Zuko’s a little more consternated, he hasn’t learned anything new about Sozin, and he heads to Iroh for answers. Now Iroh speaks and reveals something that once again shatter Zuko’s sense of self, he is the descendent of both Roku and Sozin. He is the literalization of the conflict that has swept the Fire Nation. The balance of power and empathy rests on his countenance. It’s the sweep of history born onto a single person that once again reflects off Aang. Zuko has spent his whole life in pursuit of somebody who represents himself.
So what is Zuko to do, once again his decision at the end of the second season is called into question by this new information and Iroh’s actions. Where will he land in the lineage of his family, with The Avatar of The Firelord.
Odds and Ends
- I Know That Voice: Ron Pearlman, Hellboy himself, gives Sozin a sense of grandeur and a hint of regret to his voice.
- Speaking of voices, this is the first full episode where Greg Baldwin performs as Iroh. It’s a decent enough facsimile of Mako’s stupendous work, but it’ll always feel like a copy.
- The one big gripe I have with this episode is the bathroom joke, really cuts the tension in the wrong way.
- I love that the grip of terror about The Avatar returning is a bit of family curse for Zuko.
- Really love the design of the royal portraits for the Fire Nation.
In my last piece I groused a bit about “The Painted Lady,” an episode of the show I find quite poor. In a way “The Runaway” is another go around at the structure. A contained Katara (and Toph) focussed episode with no b-plot that once again finds our heroes dallying about a random Fire Nation town. While “The Painted Lady” rubbed me the wrong way with it’s execution, “The Runaway” does a much better job at incorporating its ideas with its story without actively undermining the structure of the first half of the season.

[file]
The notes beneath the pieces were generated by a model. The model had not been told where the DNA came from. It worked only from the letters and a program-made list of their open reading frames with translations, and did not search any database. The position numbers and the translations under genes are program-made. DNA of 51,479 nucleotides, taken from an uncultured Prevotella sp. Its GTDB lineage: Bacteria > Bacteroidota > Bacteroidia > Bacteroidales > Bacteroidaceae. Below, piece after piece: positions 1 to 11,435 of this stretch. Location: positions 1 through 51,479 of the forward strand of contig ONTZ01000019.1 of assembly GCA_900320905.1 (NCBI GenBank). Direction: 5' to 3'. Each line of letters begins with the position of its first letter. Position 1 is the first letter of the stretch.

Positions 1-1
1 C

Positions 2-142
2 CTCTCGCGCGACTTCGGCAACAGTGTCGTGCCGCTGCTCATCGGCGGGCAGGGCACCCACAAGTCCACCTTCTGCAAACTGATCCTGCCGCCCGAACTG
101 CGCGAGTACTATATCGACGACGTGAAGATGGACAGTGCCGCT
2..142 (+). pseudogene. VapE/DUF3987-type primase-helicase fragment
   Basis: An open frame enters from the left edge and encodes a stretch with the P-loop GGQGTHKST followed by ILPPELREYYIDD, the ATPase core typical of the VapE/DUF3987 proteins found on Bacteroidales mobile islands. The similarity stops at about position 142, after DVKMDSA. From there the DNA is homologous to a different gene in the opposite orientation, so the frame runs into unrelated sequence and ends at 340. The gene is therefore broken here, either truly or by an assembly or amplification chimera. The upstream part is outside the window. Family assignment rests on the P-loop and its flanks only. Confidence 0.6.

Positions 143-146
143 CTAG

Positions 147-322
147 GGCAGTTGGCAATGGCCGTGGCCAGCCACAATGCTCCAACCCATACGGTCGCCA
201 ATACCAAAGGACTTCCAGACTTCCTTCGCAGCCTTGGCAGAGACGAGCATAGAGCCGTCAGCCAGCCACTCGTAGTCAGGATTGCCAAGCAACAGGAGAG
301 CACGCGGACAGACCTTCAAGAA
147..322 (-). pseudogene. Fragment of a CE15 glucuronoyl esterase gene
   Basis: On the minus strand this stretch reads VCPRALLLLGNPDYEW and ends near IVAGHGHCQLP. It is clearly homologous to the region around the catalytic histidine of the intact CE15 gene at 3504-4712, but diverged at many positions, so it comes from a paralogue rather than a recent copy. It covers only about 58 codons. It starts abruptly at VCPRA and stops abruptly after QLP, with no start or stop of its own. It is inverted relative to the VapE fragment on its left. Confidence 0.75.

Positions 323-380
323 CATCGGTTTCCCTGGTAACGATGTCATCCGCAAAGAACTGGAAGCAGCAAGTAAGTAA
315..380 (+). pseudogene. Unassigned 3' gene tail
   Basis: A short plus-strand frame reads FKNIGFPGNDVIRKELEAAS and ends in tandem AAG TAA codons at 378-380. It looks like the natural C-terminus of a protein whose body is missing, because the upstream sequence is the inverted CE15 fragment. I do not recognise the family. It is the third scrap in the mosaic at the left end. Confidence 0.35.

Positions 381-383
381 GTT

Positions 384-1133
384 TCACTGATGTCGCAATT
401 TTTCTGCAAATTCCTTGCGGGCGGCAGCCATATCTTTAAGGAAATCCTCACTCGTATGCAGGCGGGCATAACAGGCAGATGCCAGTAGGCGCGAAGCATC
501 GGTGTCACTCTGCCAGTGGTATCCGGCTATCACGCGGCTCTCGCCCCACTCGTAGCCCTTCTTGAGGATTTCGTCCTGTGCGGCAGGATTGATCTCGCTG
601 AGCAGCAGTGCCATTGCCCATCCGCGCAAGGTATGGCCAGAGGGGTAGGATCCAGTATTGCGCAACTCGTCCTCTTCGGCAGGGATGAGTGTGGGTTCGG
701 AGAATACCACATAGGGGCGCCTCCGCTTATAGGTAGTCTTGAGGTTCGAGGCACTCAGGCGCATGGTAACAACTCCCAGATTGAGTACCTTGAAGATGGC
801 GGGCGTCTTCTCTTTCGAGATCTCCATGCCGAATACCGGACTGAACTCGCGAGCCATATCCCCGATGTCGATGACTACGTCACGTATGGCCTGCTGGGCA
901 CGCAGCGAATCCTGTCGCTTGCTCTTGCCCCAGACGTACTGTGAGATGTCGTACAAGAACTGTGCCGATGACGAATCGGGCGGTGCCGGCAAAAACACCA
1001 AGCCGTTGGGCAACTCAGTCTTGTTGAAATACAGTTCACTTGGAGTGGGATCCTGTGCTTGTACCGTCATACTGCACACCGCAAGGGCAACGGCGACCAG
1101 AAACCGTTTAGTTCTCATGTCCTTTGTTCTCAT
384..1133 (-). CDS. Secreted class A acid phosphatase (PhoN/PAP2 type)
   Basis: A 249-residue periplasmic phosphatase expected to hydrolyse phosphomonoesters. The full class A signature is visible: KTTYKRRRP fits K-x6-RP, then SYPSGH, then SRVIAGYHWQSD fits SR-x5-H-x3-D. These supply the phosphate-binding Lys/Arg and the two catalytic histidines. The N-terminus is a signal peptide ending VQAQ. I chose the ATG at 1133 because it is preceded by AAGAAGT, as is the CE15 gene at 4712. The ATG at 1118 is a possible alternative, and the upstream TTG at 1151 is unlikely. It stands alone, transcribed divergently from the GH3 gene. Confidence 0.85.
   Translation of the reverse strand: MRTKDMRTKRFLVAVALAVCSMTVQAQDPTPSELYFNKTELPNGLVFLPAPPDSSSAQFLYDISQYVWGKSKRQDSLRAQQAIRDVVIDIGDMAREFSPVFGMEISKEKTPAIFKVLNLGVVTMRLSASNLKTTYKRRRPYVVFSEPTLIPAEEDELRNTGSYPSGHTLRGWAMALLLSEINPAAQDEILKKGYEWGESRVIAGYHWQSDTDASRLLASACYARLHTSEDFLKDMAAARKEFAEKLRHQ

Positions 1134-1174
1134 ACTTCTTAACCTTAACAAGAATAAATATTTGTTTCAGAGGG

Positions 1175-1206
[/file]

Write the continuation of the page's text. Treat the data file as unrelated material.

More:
Conflict’s brewing between Toph and Katara. Like in “The Chase” Toph is chaffing up against Katara’s more maternal notions. It’s a classic conflict between a person who wants to be unshackled from traditional responsibility and someone who wants to provide guidance for a group. So Toph starts her own little rebellion.
With the help of Aang and Sokka, Toph turns to the life of a grifter in town. Pulling fast ones with her earthbending abilities on the locals. What starts as just a scam on the scammers quickly escalates into cons on unsuspecting citizens. Yes it provides Team Avatar with some much needed fungibles, but also puts them at risk to be exposed by local law enforcement. Katara advocates for the hooliganism to stop, but Toph sees it as just another authority figure trying to intercede with her life.